Implications for practice
As a society which faced a social care system “in crisis” even pre-pandemic, we can draw some important wider lessons for the future from the voices in this research. The impact of service closures on the lives of those that use them, as shown in Giebel and colleagues’ research, highlights their importance in the social care system. Despite this, the study suggested that even in “normal” times carers and people living with dementia had difficulties gaining access to social support services. A Green Paper on the future of social care in England has long been overdue but it would be desirable to see new academic insights influence the future trajectory of social care more generally.
Statement of interests
The author knows the lead author of the publication on a professional basis.
Giebel, C., Cannon, J., Hanna, K., Butchard, S., Eley, R., Gaughan, A., Komuravelli, A., Shenton, J., Callaghan, S., Tetlow, H., Limbert, S., Whittington, R., Rogers, C., Rajagopal, M., Ward, K., Shaw, L., Corcoran, R., Bennett, K., & Gabbay, M. (2020). Impact of COVID-19 related social support service closures on people with dementia and unpaid carers: a qualitative study. Aging & Mental Health, 1–8. https://doi.org/10.1080/13607863.2020.1822292
Alzheimer’s Society. (2019). Facts for the media. Alzheimer’s Society. https://www.alzheimers.org.uk/about-us/news-and-media/facts-media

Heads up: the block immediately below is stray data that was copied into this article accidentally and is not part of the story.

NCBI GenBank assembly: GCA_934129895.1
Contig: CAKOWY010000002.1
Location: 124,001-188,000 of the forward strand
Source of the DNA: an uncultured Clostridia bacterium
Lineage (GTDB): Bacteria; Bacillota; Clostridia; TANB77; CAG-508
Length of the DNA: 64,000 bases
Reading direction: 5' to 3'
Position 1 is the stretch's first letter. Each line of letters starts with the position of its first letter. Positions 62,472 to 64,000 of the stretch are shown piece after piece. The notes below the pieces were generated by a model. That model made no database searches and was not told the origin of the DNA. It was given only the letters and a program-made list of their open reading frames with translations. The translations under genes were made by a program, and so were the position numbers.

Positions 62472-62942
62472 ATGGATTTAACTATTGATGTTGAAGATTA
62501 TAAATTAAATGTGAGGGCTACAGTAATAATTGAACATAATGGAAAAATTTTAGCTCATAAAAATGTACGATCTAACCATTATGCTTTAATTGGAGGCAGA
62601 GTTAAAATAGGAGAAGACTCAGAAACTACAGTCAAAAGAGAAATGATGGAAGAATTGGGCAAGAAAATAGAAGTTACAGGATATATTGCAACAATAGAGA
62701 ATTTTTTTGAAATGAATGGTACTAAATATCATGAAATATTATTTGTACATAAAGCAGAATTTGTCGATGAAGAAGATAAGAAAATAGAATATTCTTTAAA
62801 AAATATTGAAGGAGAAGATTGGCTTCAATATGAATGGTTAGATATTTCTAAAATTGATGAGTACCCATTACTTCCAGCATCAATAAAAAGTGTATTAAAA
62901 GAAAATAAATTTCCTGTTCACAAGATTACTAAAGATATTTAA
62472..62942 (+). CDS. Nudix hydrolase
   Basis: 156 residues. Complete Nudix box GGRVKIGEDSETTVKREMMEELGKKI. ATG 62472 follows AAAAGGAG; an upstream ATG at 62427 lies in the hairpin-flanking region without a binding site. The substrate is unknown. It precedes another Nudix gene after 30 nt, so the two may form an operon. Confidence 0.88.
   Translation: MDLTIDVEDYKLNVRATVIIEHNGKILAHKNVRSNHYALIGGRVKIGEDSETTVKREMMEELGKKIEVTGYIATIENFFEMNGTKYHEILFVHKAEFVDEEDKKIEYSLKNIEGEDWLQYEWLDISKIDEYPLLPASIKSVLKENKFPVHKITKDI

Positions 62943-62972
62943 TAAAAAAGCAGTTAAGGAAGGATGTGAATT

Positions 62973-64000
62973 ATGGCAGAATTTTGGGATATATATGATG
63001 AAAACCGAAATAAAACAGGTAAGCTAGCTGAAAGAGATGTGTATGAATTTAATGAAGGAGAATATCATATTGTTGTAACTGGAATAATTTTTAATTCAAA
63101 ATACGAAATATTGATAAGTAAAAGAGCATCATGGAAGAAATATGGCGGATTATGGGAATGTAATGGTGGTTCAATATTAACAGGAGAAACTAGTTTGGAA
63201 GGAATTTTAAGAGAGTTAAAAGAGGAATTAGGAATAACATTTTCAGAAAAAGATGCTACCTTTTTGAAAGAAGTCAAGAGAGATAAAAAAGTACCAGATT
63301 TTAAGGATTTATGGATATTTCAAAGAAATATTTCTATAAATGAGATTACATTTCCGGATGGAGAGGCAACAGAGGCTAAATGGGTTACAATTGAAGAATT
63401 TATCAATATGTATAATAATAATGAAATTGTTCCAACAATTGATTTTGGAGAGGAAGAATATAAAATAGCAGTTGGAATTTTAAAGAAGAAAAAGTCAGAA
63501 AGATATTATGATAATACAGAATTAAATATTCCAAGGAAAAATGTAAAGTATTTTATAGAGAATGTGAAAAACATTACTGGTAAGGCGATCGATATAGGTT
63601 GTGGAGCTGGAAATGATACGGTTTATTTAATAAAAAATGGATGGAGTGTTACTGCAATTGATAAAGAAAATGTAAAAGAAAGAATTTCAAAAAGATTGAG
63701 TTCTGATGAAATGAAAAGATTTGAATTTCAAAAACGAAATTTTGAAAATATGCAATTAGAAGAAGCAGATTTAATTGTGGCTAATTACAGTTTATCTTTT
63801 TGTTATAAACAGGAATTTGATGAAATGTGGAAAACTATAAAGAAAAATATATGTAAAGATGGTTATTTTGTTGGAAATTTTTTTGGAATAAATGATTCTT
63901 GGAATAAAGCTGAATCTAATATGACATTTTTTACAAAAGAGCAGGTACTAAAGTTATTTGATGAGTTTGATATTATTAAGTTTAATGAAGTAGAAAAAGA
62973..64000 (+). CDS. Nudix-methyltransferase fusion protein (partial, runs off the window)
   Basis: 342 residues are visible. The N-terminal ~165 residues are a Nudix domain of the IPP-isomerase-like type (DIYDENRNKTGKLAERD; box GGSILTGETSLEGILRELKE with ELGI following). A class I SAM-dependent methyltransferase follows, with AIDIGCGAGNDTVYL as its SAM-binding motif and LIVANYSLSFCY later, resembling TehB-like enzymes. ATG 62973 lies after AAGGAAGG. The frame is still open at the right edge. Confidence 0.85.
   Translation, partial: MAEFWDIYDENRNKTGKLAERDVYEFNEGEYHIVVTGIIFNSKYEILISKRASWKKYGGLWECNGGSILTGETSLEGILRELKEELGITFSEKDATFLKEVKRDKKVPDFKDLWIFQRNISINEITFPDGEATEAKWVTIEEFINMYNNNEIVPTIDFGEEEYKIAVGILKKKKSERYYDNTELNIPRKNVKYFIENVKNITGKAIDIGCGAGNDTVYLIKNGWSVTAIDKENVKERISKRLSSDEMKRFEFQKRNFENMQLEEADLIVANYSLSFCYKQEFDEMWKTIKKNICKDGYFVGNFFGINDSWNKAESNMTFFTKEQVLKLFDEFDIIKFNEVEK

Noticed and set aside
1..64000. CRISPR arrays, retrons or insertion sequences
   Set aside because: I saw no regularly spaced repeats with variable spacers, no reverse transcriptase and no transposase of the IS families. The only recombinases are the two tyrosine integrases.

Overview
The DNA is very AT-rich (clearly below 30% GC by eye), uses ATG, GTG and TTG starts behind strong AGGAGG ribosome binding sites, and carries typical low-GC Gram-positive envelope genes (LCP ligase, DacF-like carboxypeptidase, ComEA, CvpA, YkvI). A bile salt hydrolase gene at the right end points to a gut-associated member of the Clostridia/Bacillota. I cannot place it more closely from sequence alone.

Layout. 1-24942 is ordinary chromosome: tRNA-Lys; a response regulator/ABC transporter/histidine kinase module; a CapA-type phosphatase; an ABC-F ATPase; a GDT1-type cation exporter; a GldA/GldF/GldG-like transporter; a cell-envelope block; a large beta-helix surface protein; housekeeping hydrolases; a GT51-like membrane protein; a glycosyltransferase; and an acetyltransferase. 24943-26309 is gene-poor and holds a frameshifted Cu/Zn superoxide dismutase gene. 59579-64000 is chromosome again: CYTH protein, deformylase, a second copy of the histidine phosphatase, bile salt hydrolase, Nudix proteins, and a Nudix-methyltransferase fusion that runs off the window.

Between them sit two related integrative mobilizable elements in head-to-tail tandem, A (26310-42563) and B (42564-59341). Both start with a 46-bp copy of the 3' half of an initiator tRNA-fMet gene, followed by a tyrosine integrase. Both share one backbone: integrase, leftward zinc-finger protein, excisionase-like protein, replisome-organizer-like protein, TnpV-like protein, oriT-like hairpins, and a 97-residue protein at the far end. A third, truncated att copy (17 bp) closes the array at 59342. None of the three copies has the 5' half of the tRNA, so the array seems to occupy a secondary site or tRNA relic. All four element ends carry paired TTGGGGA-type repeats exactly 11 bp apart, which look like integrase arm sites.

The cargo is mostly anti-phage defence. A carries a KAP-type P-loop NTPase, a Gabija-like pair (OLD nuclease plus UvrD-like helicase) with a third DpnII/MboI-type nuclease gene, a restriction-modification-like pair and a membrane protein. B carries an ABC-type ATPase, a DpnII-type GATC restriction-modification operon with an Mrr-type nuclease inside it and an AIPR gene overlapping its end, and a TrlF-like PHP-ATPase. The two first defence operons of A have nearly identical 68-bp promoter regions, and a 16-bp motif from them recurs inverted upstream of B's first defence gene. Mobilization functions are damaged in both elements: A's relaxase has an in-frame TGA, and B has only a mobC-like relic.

Alzheimer’s Society. (2020). Office of National Statistics figures show dementia is main underlying condition for COVID-19 deaths. Alzheimer’s Society. https://www.alzheimers.org.uk/news/2020-05-15/ons-figures-show-dementia-main-underlying-condition-covid-19-deaths-alzheimers
Dementia Statistics Hub. (2016). Care services | Dementia Statistics Hub. Dementia Statistics Hub. https://www.dementiastatistics.org/statistics/care-service
ECDPC. (2020, February 5). Geographical distribution of 2019-nCov cases globally. European Centre for Disease Prevention and Control. https://www.ecdc.europa.eu/en/geographical-distribution-2019-ncov-cases
Orellana, K., Manthorpe, J., & Tinker, A. Day centres for older people: A systematically conducted scoping review of literature about their benefits, purposes and how they are perceived. Ageing and Society. 2020; 40(1):73-104.
O’Leary, M. F., Barreto, M., & Bowtell, J. L. (2019). Evaluating the Effect of a Home-Delivered Meals Service on the Physical and Psychological Wellbeing of a UK Population of Older Adults – A Pilot and Feasibility Study. Journal of Nutrition in Gerontology and Geriatrics, 39(1), 1–15. https://doi.org/10.1080/21551197.2019.1684417
Struthers, C. (2015, November 3). Dementia day programmes: assessing their effectiveness. National Elf Service. https://www.nationalelfservice.net/mental-health/dementia/dementia-day-programmes-how-can-we-tell-if-they-are-effective/
Photo by bennett tobias on Unsplash